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Colonialism, Human Rights, and Scoundrels - Page 3

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Colonialism, Human Rights, and Scoundrels
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African Dictators

Consider now the French FM, Bernard Kouchner – the focus of a controversial book Le Monde Selon K, (The world according to K) by Pierre Péan, which alleges that t Kouchner used his political clout to secure lucrative contracts from two impoverished African countries run by dictators: Gabon and Congo-Brazzaville.

Kouchner, much admired for co-founding the Noble-prize winning Médecins sans Frontières (Doctors without Borders) in 1971, allegedly mixed humanitarian aid with money-making self interests. According to Pean, from 2002 - 2007, Kouchner as a private consultant on health policy for two firms owned by his close associates , Danon and Jacques Baudoin billed Gabon, an oil-rich dirt poor nation run by dictator Omar Bongo, and Congo-Brazzaville (Denis Sassou Nguesso) a total of 4.6 million euros (£4.1 million). The billing was for reports Kouchner a doctor by profession and a former health minister had written on reforming the health insurance systems of the two African nations. Péan claims some of the money was recovered after Kouchner was named foreign minister in May 2007 - in a clear conflict of interest.

Kouchner, a member of the Socialist Party until he left the party to become foreign minister under right-wing president Nicolas Sarkozy, has denied any wrongdoing. "Péan's accusations against me are abominable and grotesque," he said during a parliamentary debate on Feb 4.

A report by IPS news agency confirms that the last payment by the Gabonese government to Kouchner was made when he was already serving as foreign minister, in 2008. In addition, Kouchner has appointed his two friends, the ones with the African connection, to important posts at the foreign ministry. IPS also details real estate holdings in France by the African dictators – totaling millions of dollars and raising red flags on the extent of Kouchner’s involvement with them.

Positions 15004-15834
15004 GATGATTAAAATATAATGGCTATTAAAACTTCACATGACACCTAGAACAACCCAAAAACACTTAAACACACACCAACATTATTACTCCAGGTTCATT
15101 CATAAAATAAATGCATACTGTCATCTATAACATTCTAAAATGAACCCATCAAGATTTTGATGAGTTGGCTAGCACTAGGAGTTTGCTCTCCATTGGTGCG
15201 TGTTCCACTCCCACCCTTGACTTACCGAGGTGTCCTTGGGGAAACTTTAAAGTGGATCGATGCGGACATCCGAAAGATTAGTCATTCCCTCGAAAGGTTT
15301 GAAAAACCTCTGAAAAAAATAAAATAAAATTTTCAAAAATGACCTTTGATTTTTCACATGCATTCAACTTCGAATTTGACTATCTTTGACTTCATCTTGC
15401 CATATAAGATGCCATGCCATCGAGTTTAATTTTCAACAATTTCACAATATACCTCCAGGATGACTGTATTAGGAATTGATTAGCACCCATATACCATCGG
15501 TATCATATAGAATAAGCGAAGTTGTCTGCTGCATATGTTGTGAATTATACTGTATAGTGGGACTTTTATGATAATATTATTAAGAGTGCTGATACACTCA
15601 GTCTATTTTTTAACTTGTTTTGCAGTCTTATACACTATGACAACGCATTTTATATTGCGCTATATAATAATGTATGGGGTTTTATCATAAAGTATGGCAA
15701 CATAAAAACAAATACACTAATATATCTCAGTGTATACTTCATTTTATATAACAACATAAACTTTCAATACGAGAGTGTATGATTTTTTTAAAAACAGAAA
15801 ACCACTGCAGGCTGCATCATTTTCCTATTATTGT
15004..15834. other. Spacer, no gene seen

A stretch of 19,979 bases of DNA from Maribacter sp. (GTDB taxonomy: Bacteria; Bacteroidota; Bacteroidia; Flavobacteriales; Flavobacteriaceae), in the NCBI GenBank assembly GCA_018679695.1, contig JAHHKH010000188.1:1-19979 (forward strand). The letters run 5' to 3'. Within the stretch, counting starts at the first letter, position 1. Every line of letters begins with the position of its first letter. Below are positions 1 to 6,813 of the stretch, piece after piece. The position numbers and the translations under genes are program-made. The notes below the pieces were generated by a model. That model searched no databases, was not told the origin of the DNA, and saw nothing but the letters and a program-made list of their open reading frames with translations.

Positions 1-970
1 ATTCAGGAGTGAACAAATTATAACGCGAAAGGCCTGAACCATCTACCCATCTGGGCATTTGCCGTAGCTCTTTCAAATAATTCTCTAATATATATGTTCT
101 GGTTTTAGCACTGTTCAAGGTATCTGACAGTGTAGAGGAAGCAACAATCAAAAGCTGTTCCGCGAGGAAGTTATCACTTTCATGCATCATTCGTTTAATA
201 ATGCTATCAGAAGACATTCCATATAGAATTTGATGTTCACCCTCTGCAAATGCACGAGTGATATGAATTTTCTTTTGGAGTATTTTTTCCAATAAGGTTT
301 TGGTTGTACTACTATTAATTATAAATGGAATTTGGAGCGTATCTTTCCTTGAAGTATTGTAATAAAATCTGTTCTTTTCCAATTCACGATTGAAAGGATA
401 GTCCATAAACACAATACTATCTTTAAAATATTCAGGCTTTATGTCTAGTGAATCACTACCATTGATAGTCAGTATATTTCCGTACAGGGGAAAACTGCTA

IPS quotes Pean as saying: "What I find reproachful is that Kouchner has cultivated an image of an immaculate knight whose behavior is firmly rooted on ethics. But this image does not fit his business dealings."

That ‘immaculate knight’ image is particularly irksome in the Sri Lankan context because in addition to the shadows of monetary greed and dubitable ethics there’s the issue of Kouchner’s approach to war. Kouchner, called ‘the most dangerous man in Europe’ by one of his critics, has the distinction of being one of the few French leaders to support the Iraq war, on ‘humanitarian’ grounds’ -- a line of reasoning and justification that he would deny to the legitimately elected Sri Lankan government in its effort to eliminate a brutal Pol-Pot type dictator who is holding thousands of civilians in concentration-camp type surroundings .

In 2007, a ‘Freudian slip’ by Kouchner urging that the world be ready to wage war with Iran for its nuclear program made world headlines and he was sharply rebuked for such irresponsible hawkishness by UN's chief nuclear inspector, Mohamed ElBaradei .

As for British Foreign Secretary Miliband, despite his youth, he has mastered, like his French and Swedish colleagues, that remarkable feat of political double speak and is shameless in the way he postures for political gain. In January of this year, just days before President Obama’s inauguration, he started thundering about the US-led war on terror being a ‘mistake.’

“.. the best antidote to the terrorist threat in the long term is cooperation," he declared. A number of newspaper editorials questioned Miliband’s motives, reminding him that British troops were waging a war against al Qaida terrorists in Afghanistan. “The Foreign Secretary's unhelpful comments are prompted more by personal political positioning than anything else,” said the Telegraph.

Miliband’s thunder, however, avoids any mention of the number of civilians being killed by US drones in Pakistan and the continuing intensity of the US-UK-backed war on the Taliban in the midst of civilian populations.



 

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